One of the mysteries of the English language finally explained.
One word or two?
Take a look at these sentences from the Oxford English Corpus:
✗ Thankyou very much for all your help.
✗ The show has generated alot of media coverage.
✗ We had no idea what the night would have instore for us.
The highlighted words in these sentences reflect a current trend in English which you may have noticed: the joining up of fixed expressions whose components are usually written separately.
None of the spellings given above are acceptable in standard British English: you should still write thank you, a lot, and in store as two words. But the shift from two-word to one-word forms is a well-established process in the language. There are many common English words that started out as two-word phrases, e.g. somebody, everyone, today, or tomorrow. Over time they became fused into the one-word forms we use now.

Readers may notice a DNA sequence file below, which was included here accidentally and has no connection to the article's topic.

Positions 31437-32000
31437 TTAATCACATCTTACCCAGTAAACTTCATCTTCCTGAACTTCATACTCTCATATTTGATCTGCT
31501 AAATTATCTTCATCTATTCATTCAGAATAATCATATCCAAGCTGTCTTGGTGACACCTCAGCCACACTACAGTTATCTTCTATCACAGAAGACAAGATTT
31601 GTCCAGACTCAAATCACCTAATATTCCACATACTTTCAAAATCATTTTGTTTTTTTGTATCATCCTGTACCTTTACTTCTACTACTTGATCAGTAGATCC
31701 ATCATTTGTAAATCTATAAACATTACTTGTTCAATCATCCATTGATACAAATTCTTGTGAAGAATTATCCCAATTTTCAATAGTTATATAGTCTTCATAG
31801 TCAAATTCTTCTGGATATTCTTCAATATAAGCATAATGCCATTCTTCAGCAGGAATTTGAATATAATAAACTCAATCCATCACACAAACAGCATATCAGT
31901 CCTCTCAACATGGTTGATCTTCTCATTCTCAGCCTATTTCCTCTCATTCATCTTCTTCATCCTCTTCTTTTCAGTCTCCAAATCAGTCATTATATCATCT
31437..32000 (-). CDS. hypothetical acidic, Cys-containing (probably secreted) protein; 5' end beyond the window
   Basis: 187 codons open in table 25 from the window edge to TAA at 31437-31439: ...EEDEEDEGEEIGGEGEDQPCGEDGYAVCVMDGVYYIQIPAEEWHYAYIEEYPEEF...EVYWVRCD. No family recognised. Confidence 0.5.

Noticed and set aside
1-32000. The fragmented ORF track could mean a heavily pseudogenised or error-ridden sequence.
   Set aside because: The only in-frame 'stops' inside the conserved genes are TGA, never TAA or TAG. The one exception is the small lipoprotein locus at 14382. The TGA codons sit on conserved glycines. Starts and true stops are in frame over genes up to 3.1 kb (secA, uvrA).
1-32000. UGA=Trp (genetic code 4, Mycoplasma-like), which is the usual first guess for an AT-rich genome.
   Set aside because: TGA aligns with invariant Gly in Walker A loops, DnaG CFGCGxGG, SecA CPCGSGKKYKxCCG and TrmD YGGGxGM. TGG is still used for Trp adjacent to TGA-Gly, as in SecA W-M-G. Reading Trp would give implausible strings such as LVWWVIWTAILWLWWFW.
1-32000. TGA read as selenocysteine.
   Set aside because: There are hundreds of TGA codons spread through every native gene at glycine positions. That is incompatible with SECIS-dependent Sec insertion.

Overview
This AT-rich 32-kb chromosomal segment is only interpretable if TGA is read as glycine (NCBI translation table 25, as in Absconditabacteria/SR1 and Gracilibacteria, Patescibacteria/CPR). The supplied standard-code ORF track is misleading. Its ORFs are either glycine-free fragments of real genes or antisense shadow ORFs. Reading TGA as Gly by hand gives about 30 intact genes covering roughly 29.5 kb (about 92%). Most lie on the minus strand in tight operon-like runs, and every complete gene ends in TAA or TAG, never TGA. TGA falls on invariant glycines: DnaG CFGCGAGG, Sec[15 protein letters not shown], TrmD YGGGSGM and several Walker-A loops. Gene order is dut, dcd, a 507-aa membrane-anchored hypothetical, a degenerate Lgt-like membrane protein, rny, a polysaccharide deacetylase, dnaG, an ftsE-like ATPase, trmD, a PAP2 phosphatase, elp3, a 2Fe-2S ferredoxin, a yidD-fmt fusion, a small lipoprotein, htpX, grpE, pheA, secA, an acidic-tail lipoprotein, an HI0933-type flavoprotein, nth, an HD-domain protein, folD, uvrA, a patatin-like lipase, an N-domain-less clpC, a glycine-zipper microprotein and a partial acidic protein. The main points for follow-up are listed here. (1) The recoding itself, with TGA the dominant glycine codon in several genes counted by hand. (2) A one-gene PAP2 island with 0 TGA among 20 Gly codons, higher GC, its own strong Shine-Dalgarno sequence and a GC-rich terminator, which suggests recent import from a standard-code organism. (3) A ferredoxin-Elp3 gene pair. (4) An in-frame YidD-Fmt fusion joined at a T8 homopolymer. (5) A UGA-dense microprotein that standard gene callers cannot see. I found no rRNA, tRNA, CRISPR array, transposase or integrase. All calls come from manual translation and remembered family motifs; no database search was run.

The tendency to join two-word expressions together seems especially strong in the US. It's standard practice to write underway, anymore, or someday as one word in American English, for example, whereas the two-word forms are still the norm in British English:
|US English||British English|
|Plans for next year's project are already underway.||By October, the work was well under way.|
|I know someday my whole family will be together.||I would love to return to Australia some day.|
|We don't even think about it anymore.||I really don't like him any more.|
There's one notable exception to this: you're much more likely to see the one-word form thankyou in British English rather than in American English. This doesn't make it an acceptable spelling at the moment, though the situation may eventually change.
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